Monday, September 29, 2008

Bailout bad or good?

Obviously it's on everyone's mind and there seems to be some very strong opinions about it. I've read a LOT of people who are against the bailout but I'm having a hard time understanding why there's so much resistance to the proposal (keep in mind I am NOT an economist). I get that there are those out there who believe a capital market should be left alone and not nationalized. I also get that there are those people out there who think those banks and institutions screwed up and therefore should pay for it. I also get (and very much agree with) the issue that compensation for the CEOs of these companies are ridiculous when they are "bought" out.

I understand all those points that people bring up but most seem to forget one major point and this doesn't even take into account the credit crunch/freeze that will happen if we don't do anything. The FDIC and Federal Reserve already have the right (and obligation) to deal with failed banks. The FDIC comes in as a bank fails, finds a healthy bank to take over the failed one, protects the deposits, and often takes over bad loans from the bank. Usually the FDIC has a reserve of money but that is FAST running out. This is their job and they will continue to do this as banks continue to fail. This is without Congress' approval or any oversight committee.

For the Citibank takeover of Wachovia, the FDIC is sharing the risk on a $312 billion portfolio of loans (without needing the express approval of Congress). They have already provided money for IndyMac, Freddie and Fannie Mac, and AIG failures, again without Congress' intervention. Without Congress and this bailout the FDIC and Federal Reserve is completely reactive, chasing after each failed bank and figuring out what to do with it, spending money it doesn't have (ultimately coming out of the taxpayer's pocket), and slowly running out of healthy banks for mergers. Getting the $700B from Congress with rules, regulations, and oversight committees will allow the FDIC and the Fed to be proactive and hopefully allow for transparency on the entire process. Until that happens, the FDIC and Fed will continue to bailout the failing financial industry and taxpayers will continue to pay for it. No matter what happens, the taxpayers will pay for this financial disaster. Wouldn't you prefer to have some limits, regulations, and committees making sure the money is used properly and something like this never happens again?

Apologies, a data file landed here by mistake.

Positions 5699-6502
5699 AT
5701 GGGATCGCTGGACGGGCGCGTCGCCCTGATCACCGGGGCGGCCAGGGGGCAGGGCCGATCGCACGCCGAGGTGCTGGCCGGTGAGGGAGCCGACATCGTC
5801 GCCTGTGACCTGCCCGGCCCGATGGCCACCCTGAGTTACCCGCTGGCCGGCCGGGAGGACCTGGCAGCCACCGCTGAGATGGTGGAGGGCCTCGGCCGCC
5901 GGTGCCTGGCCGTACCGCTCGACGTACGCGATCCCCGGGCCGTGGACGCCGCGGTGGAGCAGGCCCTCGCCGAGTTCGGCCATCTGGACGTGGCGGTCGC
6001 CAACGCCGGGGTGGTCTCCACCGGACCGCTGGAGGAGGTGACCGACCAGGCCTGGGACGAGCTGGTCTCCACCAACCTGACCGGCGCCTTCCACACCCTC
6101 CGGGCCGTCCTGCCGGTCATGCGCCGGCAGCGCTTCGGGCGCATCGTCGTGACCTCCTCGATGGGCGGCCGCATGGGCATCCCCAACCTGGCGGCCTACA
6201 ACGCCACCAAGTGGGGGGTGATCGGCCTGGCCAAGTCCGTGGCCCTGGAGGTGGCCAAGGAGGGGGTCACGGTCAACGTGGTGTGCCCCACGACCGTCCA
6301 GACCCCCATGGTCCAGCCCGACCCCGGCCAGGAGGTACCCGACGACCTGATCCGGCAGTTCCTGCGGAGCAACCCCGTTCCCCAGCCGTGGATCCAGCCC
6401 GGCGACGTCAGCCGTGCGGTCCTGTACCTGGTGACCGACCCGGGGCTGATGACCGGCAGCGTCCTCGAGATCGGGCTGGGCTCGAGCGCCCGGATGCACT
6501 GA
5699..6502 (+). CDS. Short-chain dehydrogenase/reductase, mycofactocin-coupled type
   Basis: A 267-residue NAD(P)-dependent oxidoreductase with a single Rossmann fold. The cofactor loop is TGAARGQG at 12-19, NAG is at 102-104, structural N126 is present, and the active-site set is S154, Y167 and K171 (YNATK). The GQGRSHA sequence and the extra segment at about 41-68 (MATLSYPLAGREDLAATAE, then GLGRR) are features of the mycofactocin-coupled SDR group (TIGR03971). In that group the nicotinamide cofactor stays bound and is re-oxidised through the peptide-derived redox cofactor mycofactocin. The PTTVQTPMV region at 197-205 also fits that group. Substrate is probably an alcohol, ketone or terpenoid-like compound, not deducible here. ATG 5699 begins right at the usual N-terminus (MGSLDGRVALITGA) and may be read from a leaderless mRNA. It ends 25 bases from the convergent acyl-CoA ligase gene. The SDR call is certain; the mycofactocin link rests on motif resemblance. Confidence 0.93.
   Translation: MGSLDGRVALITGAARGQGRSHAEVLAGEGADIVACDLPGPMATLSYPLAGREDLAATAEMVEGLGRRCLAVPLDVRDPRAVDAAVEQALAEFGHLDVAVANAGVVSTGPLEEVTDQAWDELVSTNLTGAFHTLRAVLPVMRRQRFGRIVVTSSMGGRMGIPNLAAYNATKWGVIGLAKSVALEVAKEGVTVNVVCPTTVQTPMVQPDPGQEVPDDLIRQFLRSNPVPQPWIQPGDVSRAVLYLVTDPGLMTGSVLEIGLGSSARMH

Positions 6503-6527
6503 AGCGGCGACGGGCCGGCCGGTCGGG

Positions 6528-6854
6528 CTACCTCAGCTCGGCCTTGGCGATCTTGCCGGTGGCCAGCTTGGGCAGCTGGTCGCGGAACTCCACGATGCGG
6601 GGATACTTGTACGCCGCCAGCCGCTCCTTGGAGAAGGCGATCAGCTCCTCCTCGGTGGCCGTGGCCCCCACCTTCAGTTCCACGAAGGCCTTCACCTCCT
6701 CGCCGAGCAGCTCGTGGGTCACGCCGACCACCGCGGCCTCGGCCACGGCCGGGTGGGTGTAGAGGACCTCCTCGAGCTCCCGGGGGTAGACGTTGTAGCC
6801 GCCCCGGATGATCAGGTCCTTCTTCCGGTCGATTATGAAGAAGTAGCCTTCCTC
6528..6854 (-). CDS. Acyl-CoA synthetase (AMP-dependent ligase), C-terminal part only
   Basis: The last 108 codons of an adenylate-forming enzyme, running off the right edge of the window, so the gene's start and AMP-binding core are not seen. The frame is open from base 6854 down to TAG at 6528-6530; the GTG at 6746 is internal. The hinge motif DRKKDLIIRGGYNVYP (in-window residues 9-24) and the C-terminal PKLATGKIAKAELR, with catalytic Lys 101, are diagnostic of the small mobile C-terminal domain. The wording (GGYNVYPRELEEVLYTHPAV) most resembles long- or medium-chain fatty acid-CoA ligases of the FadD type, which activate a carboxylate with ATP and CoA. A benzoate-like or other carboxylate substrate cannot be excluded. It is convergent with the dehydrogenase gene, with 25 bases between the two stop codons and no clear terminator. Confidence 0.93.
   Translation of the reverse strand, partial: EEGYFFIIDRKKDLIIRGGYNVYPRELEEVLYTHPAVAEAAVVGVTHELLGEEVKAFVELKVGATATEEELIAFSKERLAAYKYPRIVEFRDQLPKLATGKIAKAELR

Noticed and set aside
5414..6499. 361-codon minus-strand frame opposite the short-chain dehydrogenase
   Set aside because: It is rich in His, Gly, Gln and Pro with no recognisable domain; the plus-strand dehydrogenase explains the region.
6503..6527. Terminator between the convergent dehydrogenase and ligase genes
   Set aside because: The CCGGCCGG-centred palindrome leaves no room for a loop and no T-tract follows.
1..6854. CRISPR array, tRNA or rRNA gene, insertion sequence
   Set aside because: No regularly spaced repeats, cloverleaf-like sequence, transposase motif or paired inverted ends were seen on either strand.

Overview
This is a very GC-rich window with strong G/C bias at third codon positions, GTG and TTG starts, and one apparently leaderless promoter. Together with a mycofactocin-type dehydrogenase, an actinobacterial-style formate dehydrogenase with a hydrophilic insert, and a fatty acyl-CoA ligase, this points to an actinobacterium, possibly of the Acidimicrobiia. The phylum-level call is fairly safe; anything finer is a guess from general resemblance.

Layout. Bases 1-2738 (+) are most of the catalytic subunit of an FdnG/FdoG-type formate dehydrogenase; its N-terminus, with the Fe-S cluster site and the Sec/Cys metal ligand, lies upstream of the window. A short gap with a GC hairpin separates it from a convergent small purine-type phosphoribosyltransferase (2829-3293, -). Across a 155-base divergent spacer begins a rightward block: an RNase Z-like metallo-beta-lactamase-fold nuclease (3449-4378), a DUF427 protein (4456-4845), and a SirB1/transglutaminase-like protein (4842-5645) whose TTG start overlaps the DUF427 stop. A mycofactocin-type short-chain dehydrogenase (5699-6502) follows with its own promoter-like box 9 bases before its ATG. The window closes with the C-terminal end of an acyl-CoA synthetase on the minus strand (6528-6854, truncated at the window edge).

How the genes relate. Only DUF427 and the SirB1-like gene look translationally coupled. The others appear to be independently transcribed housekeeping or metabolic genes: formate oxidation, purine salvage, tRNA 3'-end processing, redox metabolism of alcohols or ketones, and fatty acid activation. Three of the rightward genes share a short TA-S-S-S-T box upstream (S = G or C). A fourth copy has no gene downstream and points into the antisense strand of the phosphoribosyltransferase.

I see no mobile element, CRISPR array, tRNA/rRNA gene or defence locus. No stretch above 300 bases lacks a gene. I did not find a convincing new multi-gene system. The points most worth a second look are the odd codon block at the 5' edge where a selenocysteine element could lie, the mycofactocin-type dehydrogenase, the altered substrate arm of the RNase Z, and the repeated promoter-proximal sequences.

3 comments:

Ben said...

I think, for me, the problem is that there is still too much we do not know. From what I've read, financial services orgs (may) have a lot of bad paper literally hidden in their books, and they've not disclosed it yet. The fear, then, is that it's way more than $700B - closer, say, to $1T - and that despite all the bailout money, the entire economy could still collapse into a depression, only now it would wipe out the federal government, too. There just didn't seem to be a very thoughtful risk management approach applied, but rather a lot of knee-jerk reaction.

Edward said...

The problem is that that for the past 10 years there has been too much liquidity, causing asset bubbles (the tech bubble, the housing bubble, commodities) Each time one of these pops, the government reacts by pumping more liquidity into the system, alleviating the problem in the short term but making the next bubble even worse. In this case, there was too much money chasing safe investments so they started going after riskier investments. It seems odd to me that the solution to too much money lying around is to add another 700 billion of it to the pile.

timojhen said...

Agree with both Ben and Edward. The best thing I read on this was here (Nobel Prize winner in Economics) : http://tinyurl.com/4eg7yf .

In short, I'm not convinced that anything in the bailout plan as it went will change much long term.

Have been reading "I.O.U.S.A." (as quickly as I can stomach it). As a parent, I dread the country we're creating (and that my children will inherit). ...background info : http://www.pgpf.org/ )